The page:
Hello Oslo, Hello Squarehead Technology

Two years after moving to Berlin and joining Openismus, it is time for another big change. I learned a lot while at Openismus, and had a lot of fun both in and outside of working hours. Those of you who have been to the barbecue parties know what a great bunch of people they are. I'm very glad to see that they are now going strong again.

In December I will join Squarehead Technology in Oslo as a Software Developer. There I will work on their advanced microphone array systems for acoustic cameras and acoustical zoom. The role includes both real-time programming, digital signal processing of audio/video and embedded Linux, which is pretty much exactly what I was looking for.

Here is a very quick demo of the technology, used for noise analysis: Nor 848 video

The array microphone system records 200+ channels of audio simultaneously. By exploiting the time difference between channels, digital signal processing can extract and/or visualize audio content at different positions in the recording. This can be done both in real time, and in retrospect (unlike parabolic microphones).

Fun times ahead!

Application-hosted and compositor-hosted Maliit

The standard way of deploying Maliit is to have a single maliit-server instance (per user session), hosting the actual input method (virtual keyboard, handwriting). Applications then communicate with the server (and by extension, the IM) through an IPC.

This allows for a single instance of Maliit to serve all applications, which is memory efficient and robust. A crash in a Maliit IM plugin cannot take down the application and risk loss of significant user data. The disadvantage is the increased system complexity (a separate server process needs to be running at all times*) and requiring compositing of the application and input method windows. The latter can be quite challenging to do in a well-performing way on low-powered mobile/embedded devices. See Jans blogpost for how we handled that on the Nokia N9.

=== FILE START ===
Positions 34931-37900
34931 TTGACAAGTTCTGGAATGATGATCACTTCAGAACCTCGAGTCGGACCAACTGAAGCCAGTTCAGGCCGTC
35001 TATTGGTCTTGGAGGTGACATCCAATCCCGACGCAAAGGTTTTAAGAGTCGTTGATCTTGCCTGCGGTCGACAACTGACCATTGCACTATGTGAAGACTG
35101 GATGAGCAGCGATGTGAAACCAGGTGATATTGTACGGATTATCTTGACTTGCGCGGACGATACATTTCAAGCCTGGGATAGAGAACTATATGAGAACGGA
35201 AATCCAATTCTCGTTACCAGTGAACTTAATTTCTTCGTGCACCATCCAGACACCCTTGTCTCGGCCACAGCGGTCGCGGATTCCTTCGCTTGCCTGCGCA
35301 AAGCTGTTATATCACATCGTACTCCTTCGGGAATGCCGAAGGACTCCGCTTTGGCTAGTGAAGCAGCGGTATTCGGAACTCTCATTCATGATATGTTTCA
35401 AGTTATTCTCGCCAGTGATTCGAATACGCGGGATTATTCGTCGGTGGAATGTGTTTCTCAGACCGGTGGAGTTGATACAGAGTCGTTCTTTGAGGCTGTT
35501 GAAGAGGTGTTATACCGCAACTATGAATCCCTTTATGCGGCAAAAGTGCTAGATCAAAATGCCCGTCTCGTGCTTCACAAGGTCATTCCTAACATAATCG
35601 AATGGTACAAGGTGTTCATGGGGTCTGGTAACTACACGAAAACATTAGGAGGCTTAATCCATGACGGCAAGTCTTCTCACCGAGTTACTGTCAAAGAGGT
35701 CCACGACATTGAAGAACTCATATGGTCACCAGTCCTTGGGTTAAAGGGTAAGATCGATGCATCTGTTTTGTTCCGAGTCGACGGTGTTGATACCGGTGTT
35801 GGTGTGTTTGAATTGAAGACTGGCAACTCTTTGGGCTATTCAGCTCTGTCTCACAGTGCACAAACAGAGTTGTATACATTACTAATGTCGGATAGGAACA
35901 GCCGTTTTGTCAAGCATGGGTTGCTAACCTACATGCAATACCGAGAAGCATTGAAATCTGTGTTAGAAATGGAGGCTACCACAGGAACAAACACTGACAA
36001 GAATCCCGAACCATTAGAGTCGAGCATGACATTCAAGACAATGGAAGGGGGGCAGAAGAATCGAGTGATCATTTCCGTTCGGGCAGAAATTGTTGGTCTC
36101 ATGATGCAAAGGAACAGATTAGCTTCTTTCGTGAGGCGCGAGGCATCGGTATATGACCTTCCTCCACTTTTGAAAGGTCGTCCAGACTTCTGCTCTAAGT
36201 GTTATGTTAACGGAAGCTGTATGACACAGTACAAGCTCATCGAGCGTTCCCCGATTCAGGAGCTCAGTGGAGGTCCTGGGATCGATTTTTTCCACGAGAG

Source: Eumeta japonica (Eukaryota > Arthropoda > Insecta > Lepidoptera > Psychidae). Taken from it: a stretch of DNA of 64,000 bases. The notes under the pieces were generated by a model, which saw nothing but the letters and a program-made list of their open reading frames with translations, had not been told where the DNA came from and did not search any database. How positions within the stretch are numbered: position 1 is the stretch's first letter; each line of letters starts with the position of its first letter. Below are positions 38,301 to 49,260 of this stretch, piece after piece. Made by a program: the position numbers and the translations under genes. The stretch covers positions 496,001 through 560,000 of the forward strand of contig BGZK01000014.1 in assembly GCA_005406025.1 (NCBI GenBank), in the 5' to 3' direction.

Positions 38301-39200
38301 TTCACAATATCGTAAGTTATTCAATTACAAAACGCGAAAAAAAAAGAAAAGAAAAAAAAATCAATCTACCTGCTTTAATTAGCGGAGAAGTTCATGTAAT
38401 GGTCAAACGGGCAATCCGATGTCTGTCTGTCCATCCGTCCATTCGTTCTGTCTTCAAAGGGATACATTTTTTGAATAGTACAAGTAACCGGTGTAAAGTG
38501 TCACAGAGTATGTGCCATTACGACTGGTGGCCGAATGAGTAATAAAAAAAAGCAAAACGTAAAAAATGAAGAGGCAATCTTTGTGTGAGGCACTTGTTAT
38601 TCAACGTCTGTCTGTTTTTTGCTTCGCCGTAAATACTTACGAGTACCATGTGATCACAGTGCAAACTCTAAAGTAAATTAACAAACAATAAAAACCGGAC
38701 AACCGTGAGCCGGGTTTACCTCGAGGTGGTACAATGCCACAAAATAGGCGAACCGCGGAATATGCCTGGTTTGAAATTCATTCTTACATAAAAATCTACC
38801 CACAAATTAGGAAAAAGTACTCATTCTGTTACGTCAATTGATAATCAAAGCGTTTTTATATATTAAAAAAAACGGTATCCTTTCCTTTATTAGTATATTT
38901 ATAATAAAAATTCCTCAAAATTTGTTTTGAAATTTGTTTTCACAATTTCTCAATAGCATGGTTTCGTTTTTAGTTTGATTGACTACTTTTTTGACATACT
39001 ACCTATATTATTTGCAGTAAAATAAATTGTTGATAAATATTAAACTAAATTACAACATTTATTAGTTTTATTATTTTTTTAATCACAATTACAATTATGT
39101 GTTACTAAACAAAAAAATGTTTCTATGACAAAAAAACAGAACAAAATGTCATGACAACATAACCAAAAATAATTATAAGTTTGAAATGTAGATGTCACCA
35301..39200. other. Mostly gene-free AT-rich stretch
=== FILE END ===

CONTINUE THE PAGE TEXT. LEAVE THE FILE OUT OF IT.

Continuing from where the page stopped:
* By default we make use of DBus autostarting, of course.

Application-hosted Maliit

To make Maliit more suitable for systems where only a single application runs (embedded) or compositing performance is not good enough, we now also allow Maliit to be "application-hosted": the Maliit server and input method plugins lives in the application process, not a separate server process. Enabling this feature has been a long running task of mine: All the code in input-context and server was made transport independent, a direct transport (no IPC) was introduced, and setting up the server for a given configuration (X11, QPA, app-hosted) was simplified. Other motivations for this work include being able to run the server and IM plugin easily for automated end-to-end system or acceptance testing, or just to easily start the server with a given IM plugin loaded for quick manual testing during development (see Michaels merge request).